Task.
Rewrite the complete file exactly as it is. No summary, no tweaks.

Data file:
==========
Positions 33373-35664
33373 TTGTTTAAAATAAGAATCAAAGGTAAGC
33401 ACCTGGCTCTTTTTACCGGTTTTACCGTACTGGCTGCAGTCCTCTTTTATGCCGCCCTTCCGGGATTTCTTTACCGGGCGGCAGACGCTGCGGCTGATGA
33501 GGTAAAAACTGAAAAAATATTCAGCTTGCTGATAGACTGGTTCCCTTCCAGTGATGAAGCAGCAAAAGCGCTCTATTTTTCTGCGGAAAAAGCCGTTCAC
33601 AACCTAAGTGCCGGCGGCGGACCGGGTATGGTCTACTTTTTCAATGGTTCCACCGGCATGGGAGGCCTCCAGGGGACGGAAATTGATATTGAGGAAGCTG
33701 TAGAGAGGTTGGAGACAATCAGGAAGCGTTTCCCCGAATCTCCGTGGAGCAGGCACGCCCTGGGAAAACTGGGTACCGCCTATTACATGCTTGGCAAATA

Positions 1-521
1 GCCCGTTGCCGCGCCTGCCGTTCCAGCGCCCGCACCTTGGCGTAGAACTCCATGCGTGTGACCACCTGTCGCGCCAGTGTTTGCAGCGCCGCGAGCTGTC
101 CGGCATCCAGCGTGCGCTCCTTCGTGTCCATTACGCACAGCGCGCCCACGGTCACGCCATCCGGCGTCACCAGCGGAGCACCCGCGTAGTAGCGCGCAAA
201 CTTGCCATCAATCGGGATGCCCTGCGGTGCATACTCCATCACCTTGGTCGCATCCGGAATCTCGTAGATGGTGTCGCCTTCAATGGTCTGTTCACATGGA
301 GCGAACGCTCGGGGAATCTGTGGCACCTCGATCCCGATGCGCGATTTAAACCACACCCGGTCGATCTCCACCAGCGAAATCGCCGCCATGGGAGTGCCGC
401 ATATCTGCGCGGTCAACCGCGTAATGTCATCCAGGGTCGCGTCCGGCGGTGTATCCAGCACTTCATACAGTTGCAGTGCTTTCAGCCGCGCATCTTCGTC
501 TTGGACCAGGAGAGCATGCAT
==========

Positions 33373-35664
33373 TTGTTTAAAATAAGAATCAAAGGTAAGC
33401 ACCTGGCTCTTTTTACCGGTTTTACCGTACTGGCTGCAGTCCTCTTTTATGCCGCCCTTCCGGGATTTCTTTACCGGGCGGCAGACGCTGCGGCTGATGA
33501 GGTAAAAACTGAAAAAATATTCAGCTTGCTGATAGACTGGTTCCCTTCCAGTGATGAAGCAGCAAAAGCGCTCTATTTTTCTGCGGAAAAAGCCGTTCAC
33601 AACCTAAGTGCCGGCGGCGGACCGGGTATGGTCTACTTTTTCAATGGTTCCACCGGCATGGGAGGCCTCCAGGGGACGGAAATTGATATTGAGGAAGCTG
33701 TAGAGAGGTTGGAGACAATCAGGAAGCGTTTCCCCGAATCTCCGTGGAGCAGGCACGCCCTGGGAAAACTGGGTACCGCCTATTACATGCTTGGCAAATA

Positions 1-521
1 GCCCGTTGCCGCGCCTGCCGTTCCAGCGCCCGCACCTTGGCGTAGAACTCCATGCGTGTGACCACCTGTCGCGCCAGTGTTTGCAGCGCCGCGAGCTGTC
101 CGGCATCCAGCGTGCGCTCCTTCGTGTCCATTACGCACAGCGCGCCCACGGTCACGCCATCCGGCGTCACCAGCGGAGCACCCGCGTAGTAGCGCGCAAA
201 CTTGCCATCAATCGGGATGCCCTGCGGTGCATACTCCATCACCTTGGTCGCATCCGGAATCTCGTAGATGGTGTCGCCTTCAATGGTCTGTTCACATGGA
301 GCGAACGCTCGGGGAATCTGTGGCACCTCGATCCCGATGCGCGATTTAAACCACACCCGGTCGATCTCCACCAGCGAAATCGCCGCCATGGGAGTGCCGC
401 ATATCTGCGCGGTCAACCGCGTAATGTCATCCAGGGTCGCGTCCGGCGGTGTATCCAGCACTTCATACAGTTGCAGTGCTTTCAGCCGCGCATCTTCGTC
501 TTGGACCAGGAGAGCATGCAT